Paycheck Protection Program Loan Toolkit

This loan program is focused on businesses, nonprofits, veterans organizations and Tribal businesses with not more than 500 employees. The PPP loans are administered under the Small Business Administration Section 7(a) loan programs. The loans will be issued and administered by local lenders. [More]

Estate planning in your 20s and 30s

People in their twenties and thirties, regardless of other life circumstance--like whether they have children--typically have social media accounts. You may not want your social media accounts to live on in perpetuity while the likelihood of being hacked increases over time. You may want your family to be able to access photographs of you on digital platforms and you may not. You may rather have a friend filter out the things that are appropriate for family before deleting your account. [More]

Insurance coverage and COVID-19 losses

Insureds should be aware that insurance companies will likely receive a massive number of COVID-19 claims. Insureds should expect insurers to apply heightened scrutiny to COVID-19 claims, require strict compliance with policy conditions, narrowly interpret coverage and exclusions under the policy to exclude COVID-19 claims, and specifically exclude COVID-19 claims from policies during renewal. [More]

Arkansas small businesses now eligible for Economic Disaster Loans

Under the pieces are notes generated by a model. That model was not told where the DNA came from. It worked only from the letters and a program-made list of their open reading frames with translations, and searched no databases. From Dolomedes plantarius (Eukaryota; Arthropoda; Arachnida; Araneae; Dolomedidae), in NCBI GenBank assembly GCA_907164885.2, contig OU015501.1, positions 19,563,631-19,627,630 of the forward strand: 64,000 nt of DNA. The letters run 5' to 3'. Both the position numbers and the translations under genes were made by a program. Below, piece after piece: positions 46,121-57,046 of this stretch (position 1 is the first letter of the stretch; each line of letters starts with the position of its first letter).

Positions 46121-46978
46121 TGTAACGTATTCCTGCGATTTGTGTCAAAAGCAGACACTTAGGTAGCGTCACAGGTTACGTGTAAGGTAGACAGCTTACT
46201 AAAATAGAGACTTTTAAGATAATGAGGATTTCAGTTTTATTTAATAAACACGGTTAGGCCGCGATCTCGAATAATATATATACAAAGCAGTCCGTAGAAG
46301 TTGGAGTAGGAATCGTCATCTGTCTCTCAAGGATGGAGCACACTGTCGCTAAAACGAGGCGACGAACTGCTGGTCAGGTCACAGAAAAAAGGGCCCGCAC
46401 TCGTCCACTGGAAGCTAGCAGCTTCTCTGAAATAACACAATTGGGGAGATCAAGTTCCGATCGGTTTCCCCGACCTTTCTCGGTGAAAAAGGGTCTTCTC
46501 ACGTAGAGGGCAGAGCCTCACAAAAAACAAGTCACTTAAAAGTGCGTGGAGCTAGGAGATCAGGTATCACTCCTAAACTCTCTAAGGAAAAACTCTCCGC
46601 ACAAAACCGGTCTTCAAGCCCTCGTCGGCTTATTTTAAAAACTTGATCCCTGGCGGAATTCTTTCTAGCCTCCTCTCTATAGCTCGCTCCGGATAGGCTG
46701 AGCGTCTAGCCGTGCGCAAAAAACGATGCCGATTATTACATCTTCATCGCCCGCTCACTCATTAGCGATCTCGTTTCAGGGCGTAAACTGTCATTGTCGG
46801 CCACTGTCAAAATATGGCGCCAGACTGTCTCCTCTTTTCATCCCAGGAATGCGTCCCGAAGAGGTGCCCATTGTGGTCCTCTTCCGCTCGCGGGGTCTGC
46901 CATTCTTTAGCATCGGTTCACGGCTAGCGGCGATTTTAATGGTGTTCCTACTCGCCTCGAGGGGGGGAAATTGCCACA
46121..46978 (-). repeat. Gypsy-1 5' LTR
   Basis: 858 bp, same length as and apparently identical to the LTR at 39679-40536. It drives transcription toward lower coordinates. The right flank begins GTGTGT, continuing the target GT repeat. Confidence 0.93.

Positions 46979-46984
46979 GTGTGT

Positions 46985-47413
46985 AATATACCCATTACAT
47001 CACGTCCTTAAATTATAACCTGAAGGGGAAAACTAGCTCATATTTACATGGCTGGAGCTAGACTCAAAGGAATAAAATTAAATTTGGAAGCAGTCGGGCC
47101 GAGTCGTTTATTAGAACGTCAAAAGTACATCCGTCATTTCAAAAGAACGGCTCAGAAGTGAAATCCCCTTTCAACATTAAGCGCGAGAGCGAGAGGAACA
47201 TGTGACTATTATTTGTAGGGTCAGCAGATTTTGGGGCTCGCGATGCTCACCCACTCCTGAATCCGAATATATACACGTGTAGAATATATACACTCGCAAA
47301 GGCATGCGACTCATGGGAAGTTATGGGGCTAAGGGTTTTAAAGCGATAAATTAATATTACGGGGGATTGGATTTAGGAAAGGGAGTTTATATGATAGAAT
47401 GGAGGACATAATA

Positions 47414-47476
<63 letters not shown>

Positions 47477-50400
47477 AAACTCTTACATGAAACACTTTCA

A pandemic can strain a small business's financial capacity to make payroll, maintain inventory, and respond to sudden drops in the market. The United States Small Business Administration (“SBA”) works with state governors to provide loans to support small businesses in times of economic disaster. A small business, small agricultural cooperative, small business engaged in aquaculture, or private non-profit organization may borrow up to $2 million for economic injury caused by COVID-19. The interest rate is 3.75% for small businesses and 2.75% for non-profits. [More]

Employers and Coronavirus

The CDC has provided interim guidance for businesses and employers to plan and respond to COVID-19.[5] The CDC will update the interim guidance as needed so employers should periodically check the CDC website for new information.

Sick employees should be actively encouraged to stay home. Employees who have symptoms of acute respiratory illness are recommended to stay home and not come to work until they are free of fever (100.4° F or greater using an oral thermometer), signs of a fever, and any other symptoms for at least 24 hours, without the use of fever-reducing or other symptom-altering medicines. Employees should notify their supervisor and stay home if they are sick. [More]